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August 26, 2009

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Japan's finance minister tries scare tactics to avoid landslide

JAPANESE Finance Minister Kaoru Yosano, whose government is facing likely defeat in Sunday's election, tried to lure back voters with a warning yesterday that a big opposition win risked creating one-party "despotism."

In the latest survey, the Sankei newspaper said the opposition Democratic Party was expected to win 300 seats in parliament's 480-seat lower house, ending more than 50 years of almost unbroken rule by the conservative Liberal Democratic Party.

Other media caution that an opposition win may be less overwhelming.

The Nikkei business daily said an LDP internal survey last week had shown the Democrats winning just under 260 seats while the LDP would get around 160 seats in the election.

"The situation is tough. The angry waves of the Democratic Party are attacking all over Tokyo," said Yosano, who himself faces a fight to hold onto his constituency in the capital.

"If this momentum continues, there is a risk of one-party despotism," he told a news conference.

An opposition win of the magnitude forecast would be almost the mirror image of the results of the last general election in 2005, when charismatic leader Junichiro Koizumi led the LDP to a huge victory with promises of market-friendly reforms.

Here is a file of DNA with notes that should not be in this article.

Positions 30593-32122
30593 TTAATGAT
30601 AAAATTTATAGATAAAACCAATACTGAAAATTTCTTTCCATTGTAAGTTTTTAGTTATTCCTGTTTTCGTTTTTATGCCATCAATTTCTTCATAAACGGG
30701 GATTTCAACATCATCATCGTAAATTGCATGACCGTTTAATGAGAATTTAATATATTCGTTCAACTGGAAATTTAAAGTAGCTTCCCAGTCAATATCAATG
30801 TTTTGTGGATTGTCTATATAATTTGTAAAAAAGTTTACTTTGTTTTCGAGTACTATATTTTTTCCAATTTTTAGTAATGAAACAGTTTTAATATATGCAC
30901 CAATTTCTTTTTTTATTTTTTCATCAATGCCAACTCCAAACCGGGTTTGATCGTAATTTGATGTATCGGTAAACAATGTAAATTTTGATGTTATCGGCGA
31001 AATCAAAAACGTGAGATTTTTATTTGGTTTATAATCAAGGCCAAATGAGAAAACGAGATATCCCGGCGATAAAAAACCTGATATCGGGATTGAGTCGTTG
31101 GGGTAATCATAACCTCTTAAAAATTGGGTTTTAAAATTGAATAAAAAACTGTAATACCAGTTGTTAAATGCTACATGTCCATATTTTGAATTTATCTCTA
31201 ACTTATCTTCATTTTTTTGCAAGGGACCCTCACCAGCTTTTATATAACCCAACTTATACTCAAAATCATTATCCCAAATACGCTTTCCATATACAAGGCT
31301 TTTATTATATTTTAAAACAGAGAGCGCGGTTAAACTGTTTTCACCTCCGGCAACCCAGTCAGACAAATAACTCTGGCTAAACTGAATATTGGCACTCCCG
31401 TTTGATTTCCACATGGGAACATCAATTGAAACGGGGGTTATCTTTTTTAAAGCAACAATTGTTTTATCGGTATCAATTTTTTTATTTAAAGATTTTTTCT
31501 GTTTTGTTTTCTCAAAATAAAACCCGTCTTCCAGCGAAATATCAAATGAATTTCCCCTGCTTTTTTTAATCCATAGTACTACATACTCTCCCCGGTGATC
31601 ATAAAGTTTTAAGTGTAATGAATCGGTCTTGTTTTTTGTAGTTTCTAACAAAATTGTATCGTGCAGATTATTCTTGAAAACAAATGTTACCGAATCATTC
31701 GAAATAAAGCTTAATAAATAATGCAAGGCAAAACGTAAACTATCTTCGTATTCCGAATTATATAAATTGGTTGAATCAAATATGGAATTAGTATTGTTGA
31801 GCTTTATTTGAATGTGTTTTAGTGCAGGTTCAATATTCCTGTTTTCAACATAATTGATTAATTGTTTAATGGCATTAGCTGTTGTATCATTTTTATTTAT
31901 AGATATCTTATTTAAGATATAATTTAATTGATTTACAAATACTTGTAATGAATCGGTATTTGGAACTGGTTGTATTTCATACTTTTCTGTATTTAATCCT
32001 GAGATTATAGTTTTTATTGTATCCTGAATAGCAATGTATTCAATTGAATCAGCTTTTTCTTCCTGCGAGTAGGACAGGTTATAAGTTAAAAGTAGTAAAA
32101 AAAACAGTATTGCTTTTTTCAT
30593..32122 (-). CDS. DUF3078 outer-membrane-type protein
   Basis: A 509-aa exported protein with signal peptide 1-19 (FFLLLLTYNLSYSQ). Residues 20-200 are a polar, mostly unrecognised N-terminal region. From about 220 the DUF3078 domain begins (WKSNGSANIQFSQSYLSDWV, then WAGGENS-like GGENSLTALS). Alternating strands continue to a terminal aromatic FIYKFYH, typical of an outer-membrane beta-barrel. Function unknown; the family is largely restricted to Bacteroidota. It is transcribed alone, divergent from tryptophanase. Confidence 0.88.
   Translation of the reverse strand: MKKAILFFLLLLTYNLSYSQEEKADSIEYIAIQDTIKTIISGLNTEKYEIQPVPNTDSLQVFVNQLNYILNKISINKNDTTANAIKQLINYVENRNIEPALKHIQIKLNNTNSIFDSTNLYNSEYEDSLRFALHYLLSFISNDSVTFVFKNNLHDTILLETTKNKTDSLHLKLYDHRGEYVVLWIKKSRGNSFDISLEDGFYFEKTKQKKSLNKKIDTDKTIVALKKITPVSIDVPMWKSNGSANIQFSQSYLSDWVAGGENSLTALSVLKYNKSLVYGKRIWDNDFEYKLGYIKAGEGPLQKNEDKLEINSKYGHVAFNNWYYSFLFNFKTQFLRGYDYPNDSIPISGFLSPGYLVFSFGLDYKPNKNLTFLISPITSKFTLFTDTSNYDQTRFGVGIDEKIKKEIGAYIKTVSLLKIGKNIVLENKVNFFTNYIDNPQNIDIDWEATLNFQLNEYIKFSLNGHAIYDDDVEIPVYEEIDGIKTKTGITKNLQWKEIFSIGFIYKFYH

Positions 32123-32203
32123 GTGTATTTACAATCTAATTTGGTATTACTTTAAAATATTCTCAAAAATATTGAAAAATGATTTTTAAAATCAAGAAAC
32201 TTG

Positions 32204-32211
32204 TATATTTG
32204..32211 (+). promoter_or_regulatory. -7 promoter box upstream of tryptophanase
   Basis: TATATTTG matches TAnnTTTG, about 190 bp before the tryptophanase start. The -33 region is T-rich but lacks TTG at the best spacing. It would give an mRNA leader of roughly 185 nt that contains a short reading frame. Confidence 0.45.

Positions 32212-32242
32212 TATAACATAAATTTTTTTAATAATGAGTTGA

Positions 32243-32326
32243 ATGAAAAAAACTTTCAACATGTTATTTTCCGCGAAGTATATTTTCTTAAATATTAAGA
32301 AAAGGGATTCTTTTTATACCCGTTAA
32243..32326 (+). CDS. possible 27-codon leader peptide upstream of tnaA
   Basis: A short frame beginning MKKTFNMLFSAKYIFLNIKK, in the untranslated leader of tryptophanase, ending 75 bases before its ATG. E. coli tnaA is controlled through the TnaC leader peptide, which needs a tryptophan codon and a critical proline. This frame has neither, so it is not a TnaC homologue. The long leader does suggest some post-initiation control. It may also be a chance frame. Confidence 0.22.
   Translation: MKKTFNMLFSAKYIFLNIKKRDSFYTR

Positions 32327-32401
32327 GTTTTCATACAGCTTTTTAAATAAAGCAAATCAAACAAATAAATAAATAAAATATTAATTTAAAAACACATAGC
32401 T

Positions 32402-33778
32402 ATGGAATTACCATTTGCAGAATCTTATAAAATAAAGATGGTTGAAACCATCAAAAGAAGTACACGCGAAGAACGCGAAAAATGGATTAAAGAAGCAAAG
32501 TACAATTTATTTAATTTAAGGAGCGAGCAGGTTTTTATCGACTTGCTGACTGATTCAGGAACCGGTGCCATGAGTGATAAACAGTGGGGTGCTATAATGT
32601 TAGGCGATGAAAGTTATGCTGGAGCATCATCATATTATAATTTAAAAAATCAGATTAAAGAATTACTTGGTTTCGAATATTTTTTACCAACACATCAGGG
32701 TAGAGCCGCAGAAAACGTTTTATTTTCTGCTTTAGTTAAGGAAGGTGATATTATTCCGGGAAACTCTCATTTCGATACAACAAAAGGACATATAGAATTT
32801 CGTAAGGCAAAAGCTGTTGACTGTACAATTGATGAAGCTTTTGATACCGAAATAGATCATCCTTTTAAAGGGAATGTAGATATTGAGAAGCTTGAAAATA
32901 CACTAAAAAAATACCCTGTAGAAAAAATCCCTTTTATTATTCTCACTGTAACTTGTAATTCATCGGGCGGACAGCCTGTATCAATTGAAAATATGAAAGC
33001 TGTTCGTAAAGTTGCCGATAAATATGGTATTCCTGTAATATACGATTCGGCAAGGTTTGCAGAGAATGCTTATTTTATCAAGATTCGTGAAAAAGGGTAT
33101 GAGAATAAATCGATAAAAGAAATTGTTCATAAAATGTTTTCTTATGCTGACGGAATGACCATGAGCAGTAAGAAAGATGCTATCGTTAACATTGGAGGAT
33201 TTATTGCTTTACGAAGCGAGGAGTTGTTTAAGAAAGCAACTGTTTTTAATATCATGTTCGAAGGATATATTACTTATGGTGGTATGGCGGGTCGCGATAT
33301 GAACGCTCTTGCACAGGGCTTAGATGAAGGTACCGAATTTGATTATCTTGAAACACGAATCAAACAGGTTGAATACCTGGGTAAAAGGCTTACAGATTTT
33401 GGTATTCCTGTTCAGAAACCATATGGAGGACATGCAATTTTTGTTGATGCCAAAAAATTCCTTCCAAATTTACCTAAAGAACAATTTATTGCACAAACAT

Since then, Japan has had three more prime ministers and support for the ruling party has sagged due to scandals, policy flip-flops and a perception that the party has failed to address the deep-seated problems of a shrinking, fast-aging population.

Voters may not have high hopes for the novice Democrats, but many seem ready to give them a chance.

"I would like to let them try once and see how much they can do," said Hiroshi Sugimoto, a 43-year-old wine bar owner who plans to vote for them.

Investors in Japan's stock market would welcome a Democratic Party win if it breaks the policy deadlock created when opposition parties won control of the upper house in 2007.

But analysts worry the Democrats' promises to spend more on households - with steps such as child allowances, toll-free highways and farmer subsidies - might inflate a public debt already equal to 170 percent of GDP.

The opposition says it could fund the steps by cutting waste.

"If the Democratic Party were to win, a landslide victory would be better. Otherwise, policies would lack a specific direction," said Kazuhiro Takahashi, a general manager at Daiwa Securities SMBC.

Prime Minister Taro Aso is trying to convince voters that only an experienced LDP can handle problems such as an economy struggling to emerge from its worst recession in 60 years.


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